Uptown Council Member Rosenthal’s Bill Passes Mandating Complete Review Of City’s Public Assistance Program

August 14, 2019

Council Member Helen Rosenthal‘s legislation requiring the NYC Department of Social Services/Human Resources Administration (DSS/HRA) to conduct an in-depth audit of its public assistance and SNAP centers was passed by the City Council today.
Uptown Council Member Rosenthal’s bill is part of a legislative package passed today to assess and improve DSS/HRA’s ability to serve low-income and other vulnerable New Yorkers.

The legislation follows a horrific December 2018 incident at a Brooklyn DSS/HRA center in which a mother was arrested and her young son forcibly taken from her after a dispute with center staff. The mother, Jazmine Headley, had gone to the center after her childcare benefits were suddenly cut off. Headley spent five days on Riker’s Island after her arrest. All charges against her were subsequently dropped and the City issued an apology.

Information secured through Council Member Rosenthal’s legislation (Int 1382) will be used to ensure that such incidents never happen again, and that DSS/HRA makes all necessary changes to ensure the proper treatment of every New Yorker who visits one of its centers.

“Over the years we have received many accounts of the poor treatment of New Yorkers who visit City-run public assistance and SNAP centers in need of assistance,” said Council Member Rosenthal, Chair of the Committee on Women and Gender Equity. “This remains absolutely unacceptable, and what happened to Jazmine Headley is a stark reminder of the indignities and injustices that low-income residents are forced to endure.”

“The way we treat our most vulnerable residents is a direct reflection of who we are as a city. Anyone who seeks assistance should be able to expect respectful and efficient service. Tragically, this is not the case,” Council Member Rosenthal continued.

Council Member Rosenthal’s bill requires a full audit of DSS/HRA operations, policies and procedures relative to its centers, and that the review be conducted in consultation with advocacy organizations who also serve center visitors.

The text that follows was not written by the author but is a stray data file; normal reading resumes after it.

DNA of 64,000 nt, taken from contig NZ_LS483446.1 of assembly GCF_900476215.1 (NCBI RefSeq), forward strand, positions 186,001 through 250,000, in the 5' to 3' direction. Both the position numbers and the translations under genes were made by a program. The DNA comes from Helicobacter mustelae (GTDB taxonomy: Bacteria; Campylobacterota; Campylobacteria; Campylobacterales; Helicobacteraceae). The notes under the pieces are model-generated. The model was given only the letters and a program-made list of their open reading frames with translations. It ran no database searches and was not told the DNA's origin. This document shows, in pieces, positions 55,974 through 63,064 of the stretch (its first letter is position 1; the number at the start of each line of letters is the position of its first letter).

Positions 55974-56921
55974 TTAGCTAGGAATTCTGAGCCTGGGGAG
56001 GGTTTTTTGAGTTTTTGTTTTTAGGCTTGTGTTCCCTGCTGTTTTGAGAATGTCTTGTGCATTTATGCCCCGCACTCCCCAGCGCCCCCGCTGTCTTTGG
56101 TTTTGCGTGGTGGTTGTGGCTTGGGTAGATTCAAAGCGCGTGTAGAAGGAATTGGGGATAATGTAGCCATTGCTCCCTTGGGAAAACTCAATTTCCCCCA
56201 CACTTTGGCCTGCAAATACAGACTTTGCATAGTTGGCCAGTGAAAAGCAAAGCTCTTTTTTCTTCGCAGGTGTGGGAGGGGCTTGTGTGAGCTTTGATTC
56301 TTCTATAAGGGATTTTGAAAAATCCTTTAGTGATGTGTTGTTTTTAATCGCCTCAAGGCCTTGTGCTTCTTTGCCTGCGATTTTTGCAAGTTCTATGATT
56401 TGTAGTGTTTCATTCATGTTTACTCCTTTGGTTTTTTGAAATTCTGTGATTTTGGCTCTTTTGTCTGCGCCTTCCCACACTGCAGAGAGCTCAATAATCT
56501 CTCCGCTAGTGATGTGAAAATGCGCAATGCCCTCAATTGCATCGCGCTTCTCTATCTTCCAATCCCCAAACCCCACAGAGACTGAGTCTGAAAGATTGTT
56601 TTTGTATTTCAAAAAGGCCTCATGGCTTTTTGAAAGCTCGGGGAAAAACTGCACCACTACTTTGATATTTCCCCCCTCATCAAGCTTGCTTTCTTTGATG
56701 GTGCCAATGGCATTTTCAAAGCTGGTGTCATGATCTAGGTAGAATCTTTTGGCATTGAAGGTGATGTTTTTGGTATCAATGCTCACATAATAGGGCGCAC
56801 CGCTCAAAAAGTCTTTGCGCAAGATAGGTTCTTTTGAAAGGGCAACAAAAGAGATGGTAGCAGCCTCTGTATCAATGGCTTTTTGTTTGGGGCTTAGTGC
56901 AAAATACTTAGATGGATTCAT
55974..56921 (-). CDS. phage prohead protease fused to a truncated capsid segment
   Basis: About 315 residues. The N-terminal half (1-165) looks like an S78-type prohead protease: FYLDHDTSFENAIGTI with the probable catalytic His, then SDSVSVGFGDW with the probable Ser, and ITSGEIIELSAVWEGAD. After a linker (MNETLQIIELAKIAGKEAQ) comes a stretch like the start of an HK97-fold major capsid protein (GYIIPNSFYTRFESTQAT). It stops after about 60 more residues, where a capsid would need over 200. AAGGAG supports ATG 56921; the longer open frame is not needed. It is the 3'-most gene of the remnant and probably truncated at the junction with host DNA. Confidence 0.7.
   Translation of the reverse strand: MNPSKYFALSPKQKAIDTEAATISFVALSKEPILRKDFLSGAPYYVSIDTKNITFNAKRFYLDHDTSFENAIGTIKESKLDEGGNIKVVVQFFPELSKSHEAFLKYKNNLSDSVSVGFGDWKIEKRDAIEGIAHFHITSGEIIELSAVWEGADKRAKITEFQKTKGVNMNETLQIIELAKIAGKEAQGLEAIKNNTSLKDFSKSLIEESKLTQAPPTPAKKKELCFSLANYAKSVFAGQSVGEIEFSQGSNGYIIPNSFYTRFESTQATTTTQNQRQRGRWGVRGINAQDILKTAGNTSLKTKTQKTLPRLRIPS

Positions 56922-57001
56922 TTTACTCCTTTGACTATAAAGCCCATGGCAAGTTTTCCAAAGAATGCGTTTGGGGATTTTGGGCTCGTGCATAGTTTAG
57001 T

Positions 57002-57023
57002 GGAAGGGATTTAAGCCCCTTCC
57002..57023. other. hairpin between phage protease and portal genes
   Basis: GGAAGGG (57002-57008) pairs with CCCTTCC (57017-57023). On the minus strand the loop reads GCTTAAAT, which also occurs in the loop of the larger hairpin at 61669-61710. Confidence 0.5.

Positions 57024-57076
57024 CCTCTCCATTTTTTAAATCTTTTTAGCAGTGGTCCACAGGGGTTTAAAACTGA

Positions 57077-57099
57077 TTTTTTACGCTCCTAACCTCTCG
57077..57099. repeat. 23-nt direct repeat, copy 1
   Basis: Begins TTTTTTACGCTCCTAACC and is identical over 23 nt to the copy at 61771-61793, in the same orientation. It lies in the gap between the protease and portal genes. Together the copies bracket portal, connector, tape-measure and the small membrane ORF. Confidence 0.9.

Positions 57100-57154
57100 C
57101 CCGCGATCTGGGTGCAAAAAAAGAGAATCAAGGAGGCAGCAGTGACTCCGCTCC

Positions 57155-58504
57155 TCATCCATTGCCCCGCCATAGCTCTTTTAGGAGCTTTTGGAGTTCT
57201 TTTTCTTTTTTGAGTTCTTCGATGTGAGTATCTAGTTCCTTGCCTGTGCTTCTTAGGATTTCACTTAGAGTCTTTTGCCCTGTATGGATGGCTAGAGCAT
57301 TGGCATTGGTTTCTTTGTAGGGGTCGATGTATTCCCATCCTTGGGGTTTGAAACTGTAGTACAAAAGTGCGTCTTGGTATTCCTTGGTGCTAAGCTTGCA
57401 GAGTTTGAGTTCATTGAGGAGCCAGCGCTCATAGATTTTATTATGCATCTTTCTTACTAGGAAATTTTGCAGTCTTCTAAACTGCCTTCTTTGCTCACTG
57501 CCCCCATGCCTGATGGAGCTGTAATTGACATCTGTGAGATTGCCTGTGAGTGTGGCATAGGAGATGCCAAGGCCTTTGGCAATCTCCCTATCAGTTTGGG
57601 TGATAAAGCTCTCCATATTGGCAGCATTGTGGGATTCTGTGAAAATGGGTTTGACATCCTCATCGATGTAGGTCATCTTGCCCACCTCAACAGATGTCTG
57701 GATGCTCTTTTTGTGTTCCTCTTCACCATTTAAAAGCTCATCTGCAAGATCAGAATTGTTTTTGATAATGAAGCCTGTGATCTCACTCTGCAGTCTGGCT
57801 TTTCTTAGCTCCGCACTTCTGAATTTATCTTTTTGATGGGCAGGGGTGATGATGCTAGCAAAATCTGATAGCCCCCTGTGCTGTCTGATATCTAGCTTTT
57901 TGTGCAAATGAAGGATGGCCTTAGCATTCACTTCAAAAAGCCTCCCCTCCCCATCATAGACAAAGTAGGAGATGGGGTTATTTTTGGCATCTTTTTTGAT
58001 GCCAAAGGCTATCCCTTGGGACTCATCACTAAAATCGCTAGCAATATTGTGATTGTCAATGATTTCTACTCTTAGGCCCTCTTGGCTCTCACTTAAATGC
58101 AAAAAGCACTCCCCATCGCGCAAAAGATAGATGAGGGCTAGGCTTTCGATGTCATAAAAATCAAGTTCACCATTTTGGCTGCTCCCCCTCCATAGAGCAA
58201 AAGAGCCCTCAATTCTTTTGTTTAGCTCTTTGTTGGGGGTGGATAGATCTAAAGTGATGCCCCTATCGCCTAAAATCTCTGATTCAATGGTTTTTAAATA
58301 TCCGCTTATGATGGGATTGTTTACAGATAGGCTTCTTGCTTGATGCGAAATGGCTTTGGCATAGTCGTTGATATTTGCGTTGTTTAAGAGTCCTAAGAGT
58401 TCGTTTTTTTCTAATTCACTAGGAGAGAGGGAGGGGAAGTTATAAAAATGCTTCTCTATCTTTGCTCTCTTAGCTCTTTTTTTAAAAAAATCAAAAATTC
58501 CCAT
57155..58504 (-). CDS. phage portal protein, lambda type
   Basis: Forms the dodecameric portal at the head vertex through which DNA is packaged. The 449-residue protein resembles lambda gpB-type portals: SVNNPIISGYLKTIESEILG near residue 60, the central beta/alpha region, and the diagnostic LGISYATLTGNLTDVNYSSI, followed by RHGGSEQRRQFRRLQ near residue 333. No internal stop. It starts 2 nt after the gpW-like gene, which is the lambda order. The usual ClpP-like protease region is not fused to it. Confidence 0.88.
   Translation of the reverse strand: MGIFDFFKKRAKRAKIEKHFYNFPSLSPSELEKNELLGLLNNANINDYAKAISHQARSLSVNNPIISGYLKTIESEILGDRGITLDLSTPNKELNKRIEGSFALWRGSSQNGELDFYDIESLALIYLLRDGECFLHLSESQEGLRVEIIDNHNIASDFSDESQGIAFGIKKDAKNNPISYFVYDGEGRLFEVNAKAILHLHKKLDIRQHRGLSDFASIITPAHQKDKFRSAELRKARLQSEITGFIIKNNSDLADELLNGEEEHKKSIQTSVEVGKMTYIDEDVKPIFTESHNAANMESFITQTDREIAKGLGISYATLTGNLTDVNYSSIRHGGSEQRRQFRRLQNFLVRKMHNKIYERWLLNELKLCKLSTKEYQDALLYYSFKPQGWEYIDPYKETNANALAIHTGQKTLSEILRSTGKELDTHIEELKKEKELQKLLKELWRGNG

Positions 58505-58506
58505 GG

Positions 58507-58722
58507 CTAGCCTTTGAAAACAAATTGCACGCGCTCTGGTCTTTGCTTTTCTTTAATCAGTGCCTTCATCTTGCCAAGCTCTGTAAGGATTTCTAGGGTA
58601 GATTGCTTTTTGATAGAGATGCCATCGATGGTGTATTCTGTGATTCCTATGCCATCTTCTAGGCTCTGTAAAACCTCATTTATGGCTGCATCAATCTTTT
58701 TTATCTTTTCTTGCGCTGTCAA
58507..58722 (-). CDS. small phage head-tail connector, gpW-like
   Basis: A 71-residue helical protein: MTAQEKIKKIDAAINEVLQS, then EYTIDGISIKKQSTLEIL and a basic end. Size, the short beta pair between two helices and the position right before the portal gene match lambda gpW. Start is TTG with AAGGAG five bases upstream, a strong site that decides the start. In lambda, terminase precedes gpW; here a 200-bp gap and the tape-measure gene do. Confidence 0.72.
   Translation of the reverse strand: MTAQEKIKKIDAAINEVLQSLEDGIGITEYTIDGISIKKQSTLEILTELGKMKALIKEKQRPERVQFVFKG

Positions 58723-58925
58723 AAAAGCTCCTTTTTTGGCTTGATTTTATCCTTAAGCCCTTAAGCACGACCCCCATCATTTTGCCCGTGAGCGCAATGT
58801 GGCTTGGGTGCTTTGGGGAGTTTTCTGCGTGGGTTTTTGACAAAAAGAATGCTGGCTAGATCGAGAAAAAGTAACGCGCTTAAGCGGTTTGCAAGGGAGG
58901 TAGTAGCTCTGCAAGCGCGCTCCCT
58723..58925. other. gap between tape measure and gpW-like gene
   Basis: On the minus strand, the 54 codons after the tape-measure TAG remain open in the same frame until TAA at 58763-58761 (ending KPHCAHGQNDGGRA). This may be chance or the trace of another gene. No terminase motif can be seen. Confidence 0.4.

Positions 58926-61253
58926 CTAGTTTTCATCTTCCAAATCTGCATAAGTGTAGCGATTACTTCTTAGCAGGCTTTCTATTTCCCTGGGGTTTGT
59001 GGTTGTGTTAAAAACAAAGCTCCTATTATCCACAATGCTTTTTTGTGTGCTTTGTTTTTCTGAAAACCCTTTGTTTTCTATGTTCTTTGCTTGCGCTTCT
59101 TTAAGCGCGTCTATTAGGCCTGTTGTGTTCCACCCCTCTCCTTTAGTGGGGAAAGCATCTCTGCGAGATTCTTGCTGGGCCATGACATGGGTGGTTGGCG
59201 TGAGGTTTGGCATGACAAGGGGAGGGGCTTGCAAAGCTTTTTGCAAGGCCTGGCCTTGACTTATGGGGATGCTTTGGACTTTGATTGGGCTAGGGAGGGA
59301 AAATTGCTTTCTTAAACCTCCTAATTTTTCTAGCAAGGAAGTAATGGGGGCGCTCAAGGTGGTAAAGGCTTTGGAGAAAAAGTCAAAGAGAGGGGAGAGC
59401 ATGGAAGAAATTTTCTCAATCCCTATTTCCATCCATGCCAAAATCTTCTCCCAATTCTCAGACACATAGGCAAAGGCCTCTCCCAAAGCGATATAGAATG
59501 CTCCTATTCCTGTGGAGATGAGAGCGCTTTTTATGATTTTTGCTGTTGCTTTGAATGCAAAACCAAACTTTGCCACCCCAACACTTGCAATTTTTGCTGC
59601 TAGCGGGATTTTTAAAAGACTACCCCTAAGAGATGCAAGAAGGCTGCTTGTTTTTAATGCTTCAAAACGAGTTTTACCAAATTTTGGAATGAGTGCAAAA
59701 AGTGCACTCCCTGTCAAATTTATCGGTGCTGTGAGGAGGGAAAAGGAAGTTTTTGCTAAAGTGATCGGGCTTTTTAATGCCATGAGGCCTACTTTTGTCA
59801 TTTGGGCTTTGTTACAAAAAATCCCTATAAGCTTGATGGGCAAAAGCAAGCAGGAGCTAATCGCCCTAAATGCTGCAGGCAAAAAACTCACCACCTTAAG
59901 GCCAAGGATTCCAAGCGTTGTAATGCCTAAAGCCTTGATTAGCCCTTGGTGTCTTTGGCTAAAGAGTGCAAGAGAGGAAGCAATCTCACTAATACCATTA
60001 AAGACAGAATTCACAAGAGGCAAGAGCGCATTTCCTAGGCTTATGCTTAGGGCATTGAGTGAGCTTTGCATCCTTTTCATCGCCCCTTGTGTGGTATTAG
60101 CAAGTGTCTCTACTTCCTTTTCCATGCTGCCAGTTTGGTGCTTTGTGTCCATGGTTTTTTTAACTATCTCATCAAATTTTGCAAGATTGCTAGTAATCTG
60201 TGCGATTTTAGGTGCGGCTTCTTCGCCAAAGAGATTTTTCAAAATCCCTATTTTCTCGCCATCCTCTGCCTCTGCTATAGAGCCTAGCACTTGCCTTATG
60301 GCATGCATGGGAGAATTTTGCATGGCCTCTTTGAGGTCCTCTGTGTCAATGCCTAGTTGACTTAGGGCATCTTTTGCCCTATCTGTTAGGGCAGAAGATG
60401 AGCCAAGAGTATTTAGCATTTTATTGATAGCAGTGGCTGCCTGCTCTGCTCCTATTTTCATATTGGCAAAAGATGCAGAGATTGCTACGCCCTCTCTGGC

The audit will examine issues raised by the organizations, along with metrics such as:

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  • client wait times
  • number of employees at each center
  • number of cases and persons served by each center
  • percentage of applications for assistance which are accepted by DSS/HRA
  • number of telephone inquiries completed by DSS/HRA
  • number of benefit re-certifications which are submitted electronically
  • access to technology for center visitors

Findings and recommendations from the audit must be provided to the City Council and the general public by March, 2020. DSS/HRA must also report how they plan to address all identified issues, whether they will implement recommendations made by the advocacy organizations, and their reasons for not implementing a particular recommendation.

Council Member Rosenthal also sponsored four other bills in the package passed today:

  • Int 1332-A (Prime Sponsor: Speaker Johnson)
    • creation of Office of Constituent Services at DSS/HRA to respond to client questions, comments, and complaints in a timely manner, review public assistance cases that have been closed, and make process recommendations;
  • Int 1350-A (Prime Sponsor: Council Member Gibson)
    • formation and implementation of a plan to improve services based on Council Member Rosenthal’s audit bill;
  • Int 1359-A (Prime Sponsor: Council Member Levin)
    • quarterly, public reports regarding instances when public assistance cases were closed and subsequently reopened; and
  • Int 1389-A (Prime Sponsor: Public Advocate Williams)
    • Quarterly, public reports regarding instances when public assistance applications were denied or existing cases were closed.

“I’m proud to join my colleagues in pushing forward this package of legislation,” said Council Member Rosenthal. “It is imperative that we get to the bottom of the institutional failures that led to HRA’s terrible treatment of Jazmine Headley. Ms. Headley and too many other New Yorkers are essentially being punished for their need to seek assistance and the crime of poverty. As a society, that is our failure, not theirs.”

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